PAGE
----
Tuesday, March 5, 2013

Toronto Star on Rashaan Allwood: 'Young pianist soars with a perfect 100'

[At 18, Rashaan Allwood, pictured in his parents' living room in Mississauga, is already a piano phenom. The first-year U of T music student recently added a National Gold Medal from the Royal Conservatory for scoring 100 points on piano performance in January, the tops in Canada. He also won 3 categories at the Kiwanis music competition last week.   (Richard Lautens/Toronto Star)]

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Even for a rare piano talent who has won medals at every level since 2002, this performance at the highest level of the Royal Conservatory was astonishing. Rashaan Allwood, 18, played through a one-hour piano exam of baroque, classical, romantic, impressionist and 20th century music with such panache and precision that enthralled adjudicators gave him a perfect score.

Allwood’s “perfect 100” set the music fraternity abuzz in January, when he received the national gold medal as Canada’s top student sitting an exam for the world-renowned Associate of the Royal Conservatory of Toronto (ARCT) diploma.
The first-year University of Toronto piano performance student even surprised himself with what a conservatory spokesman calls a “very, very, very rare” achievement.

“When I saw the score I didn’t believe it, so I called them to confirm it,” Allwood told the Star. “It seemed unfathomable.”  The conservatory, which holds 100,000 exams a year, confirmed his brilliance. “It felt really, really amazing,” said the Mississauga resident. “I think they were saying, ‘You have the potential to be really, really good. This is our way of giving you a boost.’ It’s something to encourage me to work even harder than before; not to be cocky.”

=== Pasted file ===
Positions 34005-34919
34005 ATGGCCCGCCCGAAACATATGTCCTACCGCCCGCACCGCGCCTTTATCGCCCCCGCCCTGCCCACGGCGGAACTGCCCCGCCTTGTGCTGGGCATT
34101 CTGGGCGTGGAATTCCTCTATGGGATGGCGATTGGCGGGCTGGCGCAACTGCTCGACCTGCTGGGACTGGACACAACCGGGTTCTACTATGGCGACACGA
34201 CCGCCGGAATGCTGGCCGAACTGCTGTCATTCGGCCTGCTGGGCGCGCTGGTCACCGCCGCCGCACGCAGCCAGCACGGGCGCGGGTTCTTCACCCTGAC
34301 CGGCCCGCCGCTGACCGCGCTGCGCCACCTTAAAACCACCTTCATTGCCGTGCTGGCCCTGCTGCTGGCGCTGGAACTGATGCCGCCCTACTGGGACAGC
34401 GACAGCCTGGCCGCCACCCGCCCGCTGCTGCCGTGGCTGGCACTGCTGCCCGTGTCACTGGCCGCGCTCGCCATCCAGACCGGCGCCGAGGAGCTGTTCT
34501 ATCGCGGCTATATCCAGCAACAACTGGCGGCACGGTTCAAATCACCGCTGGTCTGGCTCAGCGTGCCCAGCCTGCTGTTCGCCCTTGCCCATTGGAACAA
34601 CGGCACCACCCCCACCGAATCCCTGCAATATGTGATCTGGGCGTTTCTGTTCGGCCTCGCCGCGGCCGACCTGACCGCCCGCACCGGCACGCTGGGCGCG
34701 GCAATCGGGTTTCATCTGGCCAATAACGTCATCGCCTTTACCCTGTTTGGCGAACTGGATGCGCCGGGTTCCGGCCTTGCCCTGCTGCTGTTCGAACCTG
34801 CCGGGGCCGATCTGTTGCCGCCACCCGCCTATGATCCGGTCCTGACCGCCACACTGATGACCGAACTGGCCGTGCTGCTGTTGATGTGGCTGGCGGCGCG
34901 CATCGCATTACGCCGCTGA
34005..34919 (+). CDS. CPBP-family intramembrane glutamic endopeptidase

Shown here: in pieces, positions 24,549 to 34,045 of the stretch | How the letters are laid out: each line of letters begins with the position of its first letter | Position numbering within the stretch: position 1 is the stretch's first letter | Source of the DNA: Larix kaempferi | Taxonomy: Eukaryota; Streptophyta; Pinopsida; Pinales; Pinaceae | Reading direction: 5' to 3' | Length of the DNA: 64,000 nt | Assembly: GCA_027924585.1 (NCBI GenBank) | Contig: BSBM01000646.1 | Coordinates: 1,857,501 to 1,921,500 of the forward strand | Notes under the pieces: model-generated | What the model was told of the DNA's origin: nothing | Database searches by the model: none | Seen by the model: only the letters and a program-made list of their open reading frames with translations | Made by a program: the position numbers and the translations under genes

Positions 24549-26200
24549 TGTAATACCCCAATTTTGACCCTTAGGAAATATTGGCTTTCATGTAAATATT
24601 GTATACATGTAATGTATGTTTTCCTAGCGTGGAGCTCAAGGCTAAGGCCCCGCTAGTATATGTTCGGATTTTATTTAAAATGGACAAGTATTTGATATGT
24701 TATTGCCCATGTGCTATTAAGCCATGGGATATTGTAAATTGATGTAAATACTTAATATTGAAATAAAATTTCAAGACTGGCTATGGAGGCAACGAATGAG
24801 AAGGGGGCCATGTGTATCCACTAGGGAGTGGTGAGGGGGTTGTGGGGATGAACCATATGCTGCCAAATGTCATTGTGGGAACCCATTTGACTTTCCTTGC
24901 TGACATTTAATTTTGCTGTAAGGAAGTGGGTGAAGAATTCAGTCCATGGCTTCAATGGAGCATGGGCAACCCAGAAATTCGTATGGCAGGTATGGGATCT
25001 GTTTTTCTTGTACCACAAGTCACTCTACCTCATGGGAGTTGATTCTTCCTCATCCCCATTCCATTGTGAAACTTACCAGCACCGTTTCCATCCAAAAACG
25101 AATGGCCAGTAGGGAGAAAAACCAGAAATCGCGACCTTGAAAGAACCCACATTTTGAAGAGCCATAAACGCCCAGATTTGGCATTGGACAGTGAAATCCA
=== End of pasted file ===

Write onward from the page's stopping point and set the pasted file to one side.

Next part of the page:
Pulling away from the daily dose of Rob Ford nonsense, I attended Rashaan’s performance at the 70th annual Toronto Kiwanis Music Festival last week. He entered three categories: Chopin, Bach and Beethoven. He won them all. “One step above everyone,” was just one of many accolades delivered by adjudicator, acclaimed pianist Jean Desmarais. Rashaan’s performance of Chopin’s Fantasy in F Minor broke new ground, Desmarais said. He had never envisioned the composition could be played that way but, not only did Rashaan do it, he “convinced me.”
Teacher Anna Fomina has taught hundreds of students in Moscow and the Mississauga School of Music over 40 years. “Rashaan is the most talented,” she says.  He lives the music, embodies it and makes it his own. And he’s not afraid to capture the emotion of a composition and deliver it to the heart of the listener.
“Most students have talent, but they understand the music with their head so they play like a computer, a machine; Rashaan feels with his heart, so he touches people’s hearts,” says Fomina.
His gold medal performance demanded he play five works of contrasting styles. For an hour he played Bach, Beethoven, Chopin, Ravel and Prokofiev, plus Russian composer Moszkowski. The two adjudicators thanked him for his “uninterrupted excitement” and “virtuosic fluency.”
Rashaan’s dad didn’t leave it to the teacher — not with a musical discipline that is more demanding than regular homework from school, she says. He surrounded him with all kinds of music, including European classical recordings — a fact that helped him develop an appreciation for all kinds of music and a love of Bach.
With a strong sense of his identity, Rashaan says he is not deterred by the lack of African-Canadians in his music circle.

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